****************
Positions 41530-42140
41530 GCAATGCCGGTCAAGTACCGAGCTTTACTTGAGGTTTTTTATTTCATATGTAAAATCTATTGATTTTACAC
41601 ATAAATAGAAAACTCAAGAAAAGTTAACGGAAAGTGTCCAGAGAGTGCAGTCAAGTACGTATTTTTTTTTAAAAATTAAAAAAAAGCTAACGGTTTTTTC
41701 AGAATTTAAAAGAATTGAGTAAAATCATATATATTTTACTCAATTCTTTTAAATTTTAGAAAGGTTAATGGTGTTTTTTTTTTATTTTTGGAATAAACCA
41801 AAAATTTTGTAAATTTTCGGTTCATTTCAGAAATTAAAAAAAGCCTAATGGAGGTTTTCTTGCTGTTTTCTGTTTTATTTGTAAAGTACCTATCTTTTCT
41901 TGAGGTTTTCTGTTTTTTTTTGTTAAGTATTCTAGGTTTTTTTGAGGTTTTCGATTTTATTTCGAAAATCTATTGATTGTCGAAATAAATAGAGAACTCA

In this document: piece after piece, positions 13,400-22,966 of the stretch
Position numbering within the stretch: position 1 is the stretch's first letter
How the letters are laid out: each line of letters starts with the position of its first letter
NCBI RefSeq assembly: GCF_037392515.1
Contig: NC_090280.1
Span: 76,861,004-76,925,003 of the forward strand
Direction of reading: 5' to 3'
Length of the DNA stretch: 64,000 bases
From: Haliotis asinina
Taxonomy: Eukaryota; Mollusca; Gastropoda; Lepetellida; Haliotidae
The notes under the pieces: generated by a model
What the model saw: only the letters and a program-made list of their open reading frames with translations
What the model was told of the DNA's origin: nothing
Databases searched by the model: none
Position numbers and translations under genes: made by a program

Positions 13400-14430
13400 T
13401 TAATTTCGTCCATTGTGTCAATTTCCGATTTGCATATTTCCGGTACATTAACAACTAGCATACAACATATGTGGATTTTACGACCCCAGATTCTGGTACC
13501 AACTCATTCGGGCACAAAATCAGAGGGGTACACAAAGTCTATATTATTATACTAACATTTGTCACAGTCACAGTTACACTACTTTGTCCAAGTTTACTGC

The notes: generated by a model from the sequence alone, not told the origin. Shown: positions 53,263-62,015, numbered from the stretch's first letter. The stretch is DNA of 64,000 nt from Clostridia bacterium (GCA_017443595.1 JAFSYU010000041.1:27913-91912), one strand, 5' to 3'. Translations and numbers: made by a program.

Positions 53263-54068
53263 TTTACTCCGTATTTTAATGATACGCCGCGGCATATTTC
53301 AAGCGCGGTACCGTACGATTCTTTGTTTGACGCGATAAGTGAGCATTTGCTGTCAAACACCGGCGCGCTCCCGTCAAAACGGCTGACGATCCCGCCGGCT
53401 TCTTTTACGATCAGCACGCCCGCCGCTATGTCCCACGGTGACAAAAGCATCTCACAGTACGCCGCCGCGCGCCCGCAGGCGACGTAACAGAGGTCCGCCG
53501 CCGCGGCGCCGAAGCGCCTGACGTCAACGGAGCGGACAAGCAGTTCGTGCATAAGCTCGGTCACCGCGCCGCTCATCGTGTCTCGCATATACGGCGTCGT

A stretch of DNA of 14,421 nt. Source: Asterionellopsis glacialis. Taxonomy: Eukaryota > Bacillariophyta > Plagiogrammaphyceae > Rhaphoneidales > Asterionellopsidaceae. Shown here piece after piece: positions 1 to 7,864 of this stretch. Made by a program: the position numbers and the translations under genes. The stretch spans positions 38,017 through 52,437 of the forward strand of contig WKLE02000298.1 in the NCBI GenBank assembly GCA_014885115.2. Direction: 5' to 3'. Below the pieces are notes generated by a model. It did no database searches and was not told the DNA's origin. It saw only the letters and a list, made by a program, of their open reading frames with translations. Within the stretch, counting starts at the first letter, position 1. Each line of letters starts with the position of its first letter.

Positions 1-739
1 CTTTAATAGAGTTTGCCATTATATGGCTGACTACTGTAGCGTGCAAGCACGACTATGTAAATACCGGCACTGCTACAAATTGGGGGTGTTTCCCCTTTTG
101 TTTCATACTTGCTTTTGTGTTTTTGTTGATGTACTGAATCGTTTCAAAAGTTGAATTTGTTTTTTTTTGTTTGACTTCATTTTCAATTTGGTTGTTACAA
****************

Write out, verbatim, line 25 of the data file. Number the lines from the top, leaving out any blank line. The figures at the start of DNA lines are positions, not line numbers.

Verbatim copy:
13501 AACTCATTCGGGCACAAAATCAGAGGGGTACACAAAGTCTATATTATTATACTAACATTTGTCACAGTCACAGTTACACTACTTTGTCCAAGTTTACTGC